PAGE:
We are not mirror images, however. Our careers are different and we do not compete. We make no special demands about productivity, but we are both aware that a marriage is dead when either fails to want to contribute. Ernest respects the summers I spend not making a dime but writing away as if I’ll not have another such season. I respect his taking off a year to go to school or his taking off time to do hair of women in the state mental hospital.
At the risk of being still more invidious, I suspect that of the many nongay couples who break up, many break up because society’s alleged supports of heterosexual relationships are falsely advertised and hypocritical. After the honeymoon is over, once the careers pull at each other, once Jan and John realize that their parents might even expect them to divorce, that their priest has divorced, that their friends and neighbors are too busy with their own relationships to care (except possibly for the value of self-congratulation that attends efforts to seem to care), non-gays choose to walk away from each other in bewilderment, or to remain together only by law. Gay relationships may be paradoxically blessed by not having the chance even to expect such support systems.
Ernest and I wrote our divorce contract at the outset: each would take half. We made our wills to structure property guarantees. We both own together all that each makes. We have had to make our own structures, knowing that major efforts would be exerted to deny even those plans. We have instructions about funerals, burials, etc.
We have had some few but very significant resources in our community, namely, in our friends. We are both gregarious and affable, and we are invited to many parties. Often he is the only black person or I the only white present, so segregated are the others in our community. We are avid dancers, and always do courtesies of dancing with our hosts’ spouses. Maybe some index of our integration is the fact that only one couple has ever said that we should feel comfortable to dance together at their parties, and even there the other guests do not have an ambience about them that would make us feel comfortable doing so. Also, our gay friends would be much too vulnerable for us to invite to gay parties any of our nongay friends.
In many ways we did not even anticipate, our coupling is itself our career, so much does it alter our professional expectations, our job security, our work climate, etc. Everyone knows that gay folks are reasonably harmless if we remain at the baths, the bars, the adult movie houses, the tearooms, and other such restricted areas. Ernest could have met a new Louie and I a new Ernest every night at the Atlanta YMCA for decades, and no one much would have bothered. Possibly a Tennessee Williams might have celebrated our waste, or maybe even a Proust. Certainly my priest would not have shouted, as he did recently, that we are ‘making a mockery of Christian marriage and the home.’ Then my bishop would never have written, as he did this week, ‘I am weary of almost constant pressure applied on this office by a movement which I do not fully understand, but which I wish to grow in understanding’–this while virtually telling me, probably his only regular gay correspondent, that I persecute him merely by calling attention to my needs and the needs of my people. Were Ernest and I still just tricking furtively at the YMCA, my students would see me as they used to, as the linguist, the rhetorician, the literary critic, the poet, the jogger–and not, as so often now, merely as ‘that smart sissy.’ It is only when we couple openly that the heterosexist culture marshals its forces against us.”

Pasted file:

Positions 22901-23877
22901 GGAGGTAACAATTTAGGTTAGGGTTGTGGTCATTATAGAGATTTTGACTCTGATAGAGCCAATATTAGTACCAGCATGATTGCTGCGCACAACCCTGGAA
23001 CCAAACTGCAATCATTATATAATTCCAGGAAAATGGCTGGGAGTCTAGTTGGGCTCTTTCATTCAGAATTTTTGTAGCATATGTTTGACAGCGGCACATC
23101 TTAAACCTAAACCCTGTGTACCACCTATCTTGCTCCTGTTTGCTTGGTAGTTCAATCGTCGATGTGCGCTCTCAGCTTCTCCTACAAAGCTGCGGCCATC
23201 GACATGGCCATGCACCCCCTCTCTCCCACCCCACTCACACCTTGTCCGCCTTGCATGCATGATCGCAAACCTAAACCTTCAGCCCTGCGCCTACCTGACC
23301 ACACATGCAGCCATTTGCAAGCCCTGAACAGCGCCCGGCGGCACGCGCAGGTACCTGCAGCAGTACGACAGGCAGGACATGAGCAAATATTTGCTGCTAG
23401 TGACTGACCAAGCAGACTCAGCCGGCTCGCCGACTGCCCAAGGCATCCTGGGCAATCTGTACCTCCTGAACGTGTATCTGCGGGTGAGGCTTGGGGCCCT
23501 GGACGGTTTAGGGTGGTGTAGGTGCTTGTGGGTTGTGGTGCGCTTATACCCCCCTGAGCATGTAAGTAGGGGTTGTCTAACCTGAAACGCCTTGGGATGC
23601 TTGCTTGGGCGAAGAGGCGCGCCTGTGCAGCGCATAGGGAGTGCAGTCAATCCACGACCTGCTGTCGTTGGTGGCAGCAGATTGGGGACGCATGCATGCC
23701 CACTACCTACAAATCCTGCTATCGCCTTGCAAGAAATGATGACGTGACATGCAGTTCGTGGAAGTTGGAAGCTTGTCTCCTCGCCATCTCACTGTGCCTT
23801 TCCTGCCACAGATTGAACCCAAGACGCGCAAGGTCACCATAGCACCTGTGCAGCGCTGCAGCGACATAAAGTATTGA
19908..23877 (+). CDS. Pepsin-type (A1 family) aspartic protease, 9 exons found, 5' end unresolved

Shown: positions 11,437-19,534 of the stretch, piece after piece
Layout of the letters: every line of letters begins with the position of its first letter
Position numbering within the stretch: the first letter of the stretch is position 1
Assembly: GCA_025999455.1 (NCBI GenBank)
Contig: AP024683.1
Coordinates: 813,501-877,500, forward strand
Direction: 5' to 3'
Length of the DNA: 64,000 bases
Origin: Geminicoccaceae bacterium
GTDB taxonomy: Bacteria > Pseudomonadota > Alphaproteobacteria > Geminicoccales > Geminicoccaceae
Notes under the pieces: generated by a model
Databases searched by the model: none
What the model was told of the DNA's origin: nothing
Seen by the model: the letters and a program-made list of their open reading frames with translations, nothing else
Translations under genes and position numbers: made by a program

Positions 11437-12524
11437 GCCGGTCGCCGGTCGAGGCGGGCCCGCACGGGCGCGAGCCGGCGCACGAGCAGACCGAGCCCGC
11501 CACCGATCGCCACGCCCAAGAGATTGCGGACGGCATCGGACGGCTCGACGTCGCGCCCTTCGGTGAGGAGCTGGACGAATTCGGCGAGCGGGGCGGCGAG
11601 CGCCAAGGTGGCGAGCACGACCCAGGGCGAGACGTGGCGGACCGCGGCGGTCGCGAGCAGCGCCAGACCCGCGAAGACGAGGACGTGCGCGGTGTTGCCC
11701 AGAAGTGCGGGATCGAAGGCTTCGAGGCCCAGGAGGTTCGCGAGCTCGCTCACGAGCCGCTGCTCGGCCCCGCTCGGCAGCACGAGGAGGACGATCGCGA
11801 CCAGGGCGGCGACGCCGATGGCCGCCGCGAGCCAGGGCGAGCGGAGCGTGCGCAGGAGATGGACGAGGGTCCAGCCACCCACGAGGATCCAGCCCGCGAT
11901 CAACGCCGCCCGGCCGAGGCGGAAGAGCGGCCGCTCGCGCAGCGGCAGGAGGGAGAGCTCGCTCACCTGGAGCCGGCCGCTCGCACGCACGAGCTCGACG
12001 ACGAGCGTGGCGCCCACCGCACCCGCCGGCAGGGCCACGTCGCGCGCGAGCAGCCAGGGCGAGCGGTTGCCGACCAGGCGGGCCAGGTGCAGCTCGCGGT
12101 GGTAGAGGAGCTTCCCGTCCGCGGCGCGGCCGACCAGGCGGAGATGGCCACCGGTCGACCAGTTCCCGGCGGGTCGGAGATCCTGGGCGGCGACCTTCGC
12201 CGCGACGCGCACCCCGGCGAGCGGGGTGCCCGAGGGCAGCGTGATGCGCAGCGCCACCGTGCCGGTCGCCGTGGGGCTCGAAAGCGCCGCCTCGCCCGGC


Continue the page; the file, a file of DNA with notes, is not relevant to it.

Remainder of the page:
–From Two Grooms by Louie Crew
–Photos of the Renewal of Vows, 1999.
“The poet judges not as a judge judges but as the sun falling around a helpless thing.” — Walt Whitman
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Amy King is the recipient of the 2015 Winner of the Women’s National Book Association (WNBA) Award. Her latest collection, The Missing Museum, is a winner of the 2015 Tarpaulin Sky Book Prize. She serves on the executive board of VIDA: Women in Literary Arts and is co-editing with Heidi Lynn Staples the anthology Big Energy Poets of the Anthropocene: When Ecopoets Think Climate Change. She also co-edited the anthology Bettering American Poetry 2015 and is a professor of creative writing at SUNY Nassau Community College.